A board from a Douglas fir edged in thick bark stands strong, bolted to a concrete base on Cadboro Bay Road, bolstered by three similar planks from three other species of trees.
Extra thick bark protects them from the fire that helps refresh the area around that stand of trees, explains artist Andrea Fritz. Her vision of wildfire etches up the plank highlighting its place in the ecosystem.
Fritz, a Coast Salish artist and author from the Lyackson First Nation of the Hul’qumi’num-speaking peoples on the west coast of Canada, strives to express her people’s history and everyone’s future with her art. That art primarily features natural events, animals, plants and habitat.
Natural Connections was her response to this year’s Oak Bay Arts Alive sculpture walk submission theme of kinship. Her mind immediately leaped to “connection” and the live-edge wood she’d just started working with.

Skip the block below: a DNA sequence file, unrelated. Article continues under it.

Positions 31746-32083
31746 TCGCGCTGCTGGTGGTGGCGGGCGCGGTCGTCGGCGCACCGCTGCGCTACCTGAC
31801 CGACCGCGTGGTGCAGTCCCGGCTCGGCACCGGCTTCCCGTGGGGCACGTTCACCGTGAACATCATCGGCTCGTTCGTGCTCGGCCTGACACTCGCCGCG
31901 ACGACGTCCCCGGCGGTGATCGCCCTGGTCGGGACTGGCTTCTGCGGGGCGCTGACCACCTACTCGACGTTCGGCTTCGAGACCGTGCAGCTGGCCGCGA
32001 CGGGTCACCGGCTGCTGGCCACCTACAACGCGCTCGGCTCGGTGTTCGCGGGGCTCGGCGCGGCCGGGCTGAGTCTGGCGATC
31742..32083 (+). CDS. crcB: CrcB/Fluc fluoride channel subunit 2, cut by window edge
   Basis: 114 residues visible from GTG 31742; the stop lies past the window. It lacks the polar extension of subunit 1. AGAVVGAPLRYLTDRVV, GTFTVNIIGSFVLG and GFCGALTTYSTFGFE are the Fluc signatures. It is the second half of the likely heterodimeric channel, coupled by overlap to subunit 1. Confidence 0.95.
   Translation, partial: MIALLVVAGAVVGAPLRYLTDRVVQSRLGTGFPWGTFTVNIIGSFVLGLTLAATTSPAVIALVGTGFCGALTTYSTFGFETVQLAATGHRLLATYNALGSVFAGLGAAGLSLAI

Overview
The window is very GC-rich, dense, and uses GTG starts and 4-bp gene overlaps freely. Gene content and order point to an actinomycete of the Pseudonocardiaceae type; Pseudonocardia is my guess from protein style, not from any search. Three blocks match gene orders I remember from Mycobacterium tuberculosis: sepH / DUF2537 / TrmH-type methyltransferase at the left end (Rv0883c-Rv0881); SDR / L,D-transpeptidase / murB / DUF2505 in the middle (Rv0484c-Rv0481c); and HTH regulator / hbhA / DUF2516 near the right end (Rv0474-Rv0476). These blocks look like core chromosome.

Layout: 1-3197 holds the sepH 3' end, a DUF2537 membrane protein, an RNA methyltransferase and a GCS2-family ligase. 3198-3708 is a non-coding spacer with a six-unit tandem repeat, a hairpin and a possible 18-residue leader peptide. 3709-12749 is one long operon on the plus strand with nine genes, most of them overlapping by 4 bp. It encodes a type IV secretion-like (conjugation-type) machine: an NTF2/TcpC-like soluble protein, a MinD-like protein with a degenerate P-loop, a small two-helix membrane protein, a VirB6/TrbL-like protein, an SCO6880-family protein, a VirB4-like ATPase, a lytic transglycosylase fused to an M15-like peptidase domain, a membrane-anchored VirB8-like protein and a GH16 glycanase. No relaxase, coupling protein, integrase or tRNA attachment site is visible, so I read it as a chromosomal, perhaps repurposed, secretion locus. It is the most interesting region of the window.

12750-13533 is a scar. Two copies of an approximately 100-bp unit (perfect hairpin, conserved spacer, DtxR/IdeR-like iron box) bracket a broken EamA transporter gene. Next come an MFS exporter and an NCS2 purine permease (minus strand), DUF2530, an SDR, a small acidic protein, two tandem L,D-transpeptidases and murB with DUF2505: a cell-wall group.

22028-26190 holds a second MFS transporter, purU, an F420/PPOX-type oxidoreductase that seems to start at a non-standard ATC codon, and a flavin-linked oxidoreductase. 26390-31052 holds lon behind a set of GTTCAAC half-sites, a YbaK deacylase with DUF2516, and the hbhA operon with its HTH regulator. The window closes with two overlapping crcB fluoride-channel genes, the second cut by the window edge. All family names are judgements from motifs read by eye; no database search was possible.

Painted and carved on sustainably sourced wooden boards, it shows how plants and animals connect to each other and the environment. Each of the four planks represents its own ecosystem Douglas fir, Garry oak, Pacific yew and maple. Each is found on the west coast and each is threatened in different ways, she said.
Natural Connections, near Estevan Avenue and Cadboro Bay Road, is one of six works in this year’s Arts Alive sculpture walk. Each piece is on loan by the artist, and this year all are up for sale.
Oak Bay officially unveils the Arts Alive Sculpture Walk on Aug. 11, with maps potentially available as early as mid-July for self-guided walking tours. Following tradition, viewers can also vote online for their favourite sculpture – named Peoples’ Choice at season’s end. Full project details including a downloadable map featuring the locations of the artworks, sponsors, and voting information will be available online at oakbay.ca/parks-recreation/arts-culture/artsalive. The temporary public art exhibition was created by Oak Bay’s inaugural arts laureate Barbara Adams to build a legacy of permanent public art. Oak Bay now boasts 13 permanent sculptures, one mural and a series of painted pianos that go out each summer for the public to play.